Minute 4: Instead of a weekly shoe review, an essay

Last week we shared an excellent question from Chris, one of our readers in New England. He wondered what he should do with all of the running shoes stacked up in his closet that he no longer used. Right on cue, our ace shoe reviewer, Brian Metzler, provides an answer as part of a very thoughtful essay this week. Instead of his normal shoe or gear review, Brian shares some nice perspectives on how runners may want to approach the holiday season. This isn’t advice about how to avoid overeating at Thanksgiving or counting the calories of eggnog, it’s more provocative, encouraging all of us to identify the “why” of our relationship with running. A few highlights of Brian’s essay are below, but for his full take, check it out on our website.

The fall marathon season is coming to a close and the holiday season is upon us, which means, no matter if we’re still glowing from running a race or just enjoying the change of season, we’ll all be facing a shift in energies over the next few weeks. With a sincere wish that the holiday season is warm and bright for you and your family members, here are five ways to approach the season as a runner.

1. Give Back

The holiday time is a great time to donate money, volunteer time or pass along running gear you no longer use. You can find opportunities in your local community for each of those or you can pick a national or global organization you believe in (like Wings of America or Shoes for Africa). For me, I’ll be donating a lot of pre-worn running shoes to One World Running, which delivers them to schools, running groups and non-profit organizations domestically and internationally. I will also be donating to a GoFundMe account aimed at offsetting the medical bills of the family of runner Aaron Kuen. A committed age-group runner, husband, father, veteran and respected accountant, Kuen was on his way to a personal best time in the California International Marathon last December, when he collapsed from a freak medical incident brought on by rhabdomyolysis and has been rehabilitating a brain injury ever since. He’s made great progress, but it’s been a difficult and expensive process for his wife and three young daughters.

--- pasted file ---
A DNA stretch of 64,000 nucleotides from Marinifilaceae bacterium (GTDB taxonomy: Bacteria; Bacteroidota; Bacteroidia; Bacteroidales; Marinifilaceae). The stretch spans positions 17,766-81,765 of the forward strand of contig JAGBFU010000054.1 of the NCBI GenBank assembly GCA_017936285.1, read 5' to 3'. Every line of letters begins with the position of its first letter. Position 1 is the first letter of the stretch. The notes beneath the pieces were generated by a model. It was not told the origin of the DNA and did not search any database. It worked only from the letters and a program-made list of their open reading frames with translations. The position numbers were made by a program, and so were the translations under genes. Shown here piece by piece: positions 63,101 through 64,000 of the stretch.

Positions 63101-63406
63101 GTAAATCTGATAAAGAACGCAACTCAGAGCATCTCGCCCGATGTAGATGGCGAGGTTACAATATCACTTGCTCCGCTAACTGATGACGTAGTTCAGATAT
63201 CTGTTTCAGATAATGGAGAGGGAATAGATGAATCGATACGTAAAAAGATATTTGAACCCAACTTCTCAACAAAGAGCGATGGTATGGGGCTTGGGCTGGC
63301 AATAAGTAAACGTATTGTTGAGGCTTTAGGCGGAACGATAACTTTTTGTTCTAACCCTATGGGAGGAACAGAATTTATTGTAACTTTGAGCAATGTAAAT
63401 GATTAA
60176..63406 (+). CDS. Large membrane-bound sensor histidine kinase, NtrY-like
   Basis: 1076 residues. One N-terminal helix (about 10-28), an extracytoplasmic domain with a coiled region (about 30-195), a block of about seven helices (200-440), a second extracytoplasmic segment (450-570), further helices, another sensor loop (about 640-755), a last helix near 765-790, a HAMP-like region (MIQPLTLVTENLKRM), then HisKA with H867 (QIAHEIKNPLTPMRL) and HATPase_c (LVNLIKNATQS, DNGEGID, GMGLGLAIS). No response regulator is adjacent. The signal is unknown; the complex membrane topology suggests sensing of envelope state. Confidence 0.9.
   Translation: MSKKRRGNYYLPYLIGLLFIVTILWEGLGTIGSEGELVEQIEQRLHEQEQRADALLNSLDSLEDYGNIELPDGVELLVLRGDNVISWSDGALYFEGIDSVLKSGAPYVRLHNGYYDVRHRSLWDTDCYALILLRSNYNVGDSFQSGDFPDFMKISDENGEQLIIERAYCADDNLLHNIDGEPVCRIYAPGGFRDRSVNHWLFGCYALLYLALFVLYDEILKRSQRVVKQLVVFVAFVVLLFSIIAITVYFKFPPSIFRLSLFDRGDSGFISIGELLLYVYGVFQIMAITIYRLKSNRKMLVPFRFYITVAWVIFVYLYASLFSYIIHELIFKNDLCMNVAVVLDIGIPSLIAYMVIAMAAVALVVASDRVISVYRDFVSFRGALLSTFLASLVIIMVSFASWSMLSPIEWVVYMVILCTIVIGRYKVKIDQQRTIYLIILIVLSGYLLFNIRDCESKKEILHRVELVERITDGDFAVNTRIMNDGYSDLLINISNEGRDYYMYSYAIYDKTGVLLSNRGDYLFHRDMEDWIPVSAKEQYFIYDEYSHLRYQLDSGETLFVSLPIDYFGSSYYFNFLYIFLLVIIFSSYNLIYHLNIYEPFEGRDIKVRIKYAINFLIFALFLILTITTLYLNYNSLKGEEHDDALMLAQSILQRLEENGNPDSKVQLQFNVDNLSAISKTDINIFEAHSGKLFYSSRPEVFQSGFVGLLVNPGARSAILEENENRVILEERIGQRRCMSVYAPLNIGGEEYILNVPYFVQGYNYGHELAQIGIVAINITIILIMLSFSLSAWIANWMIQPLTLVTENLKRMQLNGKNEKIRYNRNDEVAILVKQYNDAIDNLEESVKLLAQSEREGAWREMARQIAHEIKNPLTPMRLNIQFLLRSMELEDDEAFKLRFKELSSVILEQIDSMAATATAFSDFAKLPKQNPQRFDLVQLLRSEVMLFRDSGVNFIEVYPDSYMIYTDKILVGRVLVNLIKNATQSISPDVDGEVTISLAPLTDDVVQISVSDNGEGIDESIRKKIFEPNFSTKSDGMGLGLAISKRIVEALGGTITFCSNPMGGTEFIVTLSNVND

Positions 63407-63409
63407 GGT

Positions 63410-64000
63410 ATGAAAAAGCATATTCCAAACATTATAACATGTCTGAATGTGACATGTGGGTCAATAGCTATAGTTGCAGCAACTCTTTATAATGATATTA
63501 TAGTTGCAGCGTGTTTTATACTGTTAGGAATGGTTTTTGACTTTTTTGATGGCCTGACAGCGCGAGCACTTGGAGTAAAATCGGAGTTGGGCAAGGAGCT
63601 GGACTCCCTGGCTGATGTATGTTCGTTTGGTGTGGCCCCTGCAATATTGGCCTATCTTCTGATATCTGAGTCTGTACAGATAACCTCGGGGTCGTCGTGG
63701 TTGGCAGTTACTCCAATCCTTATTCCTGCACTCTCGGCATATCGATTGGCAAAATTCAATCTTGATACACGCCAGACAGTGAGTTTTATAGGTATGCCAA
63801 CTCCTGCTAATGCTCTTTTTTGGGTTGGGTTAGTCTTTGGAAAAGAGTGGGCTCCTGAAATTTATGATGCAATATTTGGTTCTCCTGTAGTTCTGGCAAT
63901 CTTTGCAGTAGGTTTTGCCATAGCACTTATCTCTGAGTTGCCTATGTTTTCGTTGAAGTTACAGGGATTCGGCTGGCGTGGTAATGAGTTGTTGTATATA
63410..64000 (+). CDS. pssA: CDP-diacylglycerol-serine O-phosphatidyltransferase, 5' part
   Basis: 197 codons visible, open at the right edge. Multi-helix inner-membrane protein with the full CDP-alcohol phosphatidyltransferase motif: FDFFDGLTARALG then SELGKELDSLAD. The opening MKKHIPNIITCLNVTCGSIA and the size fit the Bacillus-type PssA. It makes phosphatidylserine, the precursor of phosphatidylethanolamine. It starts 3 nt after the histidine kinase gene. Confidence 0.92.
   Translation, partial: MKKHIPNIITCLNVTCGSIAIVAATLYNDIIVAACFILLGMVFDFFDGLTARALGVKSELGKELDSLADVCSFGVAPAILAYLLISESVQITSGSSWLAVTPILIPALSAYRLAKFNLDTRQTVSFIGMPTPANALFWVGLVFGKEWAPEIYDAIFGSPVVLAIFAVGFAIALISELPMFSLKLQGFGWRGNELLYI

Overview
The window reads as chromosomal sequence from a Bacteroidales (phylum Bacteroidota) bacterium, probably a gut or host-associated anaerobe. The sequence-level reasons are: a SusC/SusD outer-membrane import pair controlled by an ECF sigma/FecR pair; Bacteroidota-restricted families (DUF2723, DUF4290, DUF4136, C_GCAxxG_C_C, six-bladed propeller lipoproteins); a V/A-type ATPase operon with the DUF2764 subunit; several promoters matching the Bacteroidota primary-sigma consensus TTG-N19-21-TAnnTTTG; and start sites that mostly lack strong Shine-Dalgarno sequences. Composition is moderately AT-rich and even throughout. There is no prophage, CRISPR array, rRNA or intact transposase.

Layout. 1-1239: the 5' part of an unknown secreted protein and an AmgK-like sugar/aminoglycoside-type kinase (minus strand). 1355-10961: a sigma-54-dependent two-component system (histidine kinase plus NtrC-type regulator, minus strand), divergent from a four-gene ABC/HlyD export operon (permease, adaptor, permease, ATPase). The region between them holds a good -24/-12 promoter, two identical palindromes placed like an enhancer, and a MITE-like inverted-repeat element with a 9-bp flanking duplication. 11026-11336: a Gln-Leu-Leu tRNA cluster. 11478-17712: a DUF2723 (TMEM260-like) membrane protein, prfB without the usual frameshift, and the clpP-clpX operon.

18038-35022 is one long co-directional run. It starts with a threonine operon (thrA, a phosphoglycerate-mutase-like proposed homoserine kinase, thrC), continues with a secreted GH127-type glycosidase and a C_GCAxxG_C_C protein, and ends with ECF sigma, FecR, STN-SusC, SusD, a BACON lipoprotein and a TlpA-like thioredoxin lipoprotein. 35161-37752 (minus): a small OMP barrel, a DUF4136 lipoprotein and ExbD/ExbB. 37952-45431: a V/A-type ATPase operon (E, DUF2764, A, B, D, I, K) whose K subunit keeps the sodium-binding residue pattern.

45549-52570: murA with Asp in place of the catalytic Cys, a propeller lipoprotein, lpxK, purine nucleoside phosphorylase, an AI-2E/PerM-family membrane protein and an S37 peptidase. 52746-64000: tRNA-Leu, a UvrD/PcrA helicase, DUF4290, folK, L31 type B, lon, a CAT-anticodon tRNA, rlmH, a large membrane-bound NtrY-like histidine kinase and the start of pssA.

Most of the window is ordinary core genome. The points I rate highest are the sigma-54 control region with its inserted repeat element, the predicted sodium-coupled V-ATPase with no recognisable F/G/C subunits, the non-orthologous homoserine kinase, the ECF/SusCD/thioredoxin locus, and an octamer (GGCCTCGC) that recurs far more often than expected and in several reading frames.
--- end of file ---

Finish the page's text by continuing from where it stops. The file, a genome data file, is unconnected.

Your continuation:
2. Run a Turkey Trot

Believe it or not, Thanksgiving Day is the biggest running day of the year in the U.S. and it’s solely because of the quirky (but popular) concept of running turkey trot races. Why are turkey trots so quirky? They’re an odd mix of timing, a random collection of runners and non-runners and an integral part of a day filled with so many other big events. No one is peaking their training for a turkey trot, it’s just a random bout of jogging just for fun. However, a different level of competitiveness seems to emerge as family members challenge each other before the day begins a lethargic spiral into football and feasting.

3. Get Re-energized for 2024

If you’ve been running all year and chasing race goals for several months, now is a good time to back off a bit and give yourself some grace to relax and rest. I always find this time of the year the best time to start fine-tuning my running goals for the coming year. If you can carve out even an hour to earnestly think about what you’re inspired to do next year—specific races, running-related travel destinations, your first or next trail race—you can start to calmly put it in motion. But if you wait until late December or early January, there’s a good chance you’ll get caught up in the false hopes and the reactionary race registration spree tied to the “New Year, New You” drivel that will be strewn across magazine covers and your social media feed.

4. Find Crazy Shoe Deals

As much as there are a lot of great shoes about to be released for 2024, now is the time to gobble up your favorite shoes of 2023 at a discount. (You can probably even find some remaining 2022 models, if you can find your size.) I’m talking about both typical end-of-season discounts aimed at clearing out this year’s models to make room for the new ones, as well as super-discounted Black Friday, Small Business Saturday and Cyber Monday deals. While I always suggest you shop at your local running store, Running Warehouse has started its Black Friday Week sale, and I just spied a pair of Saucony Peregrine 12 trail running shoes for $77.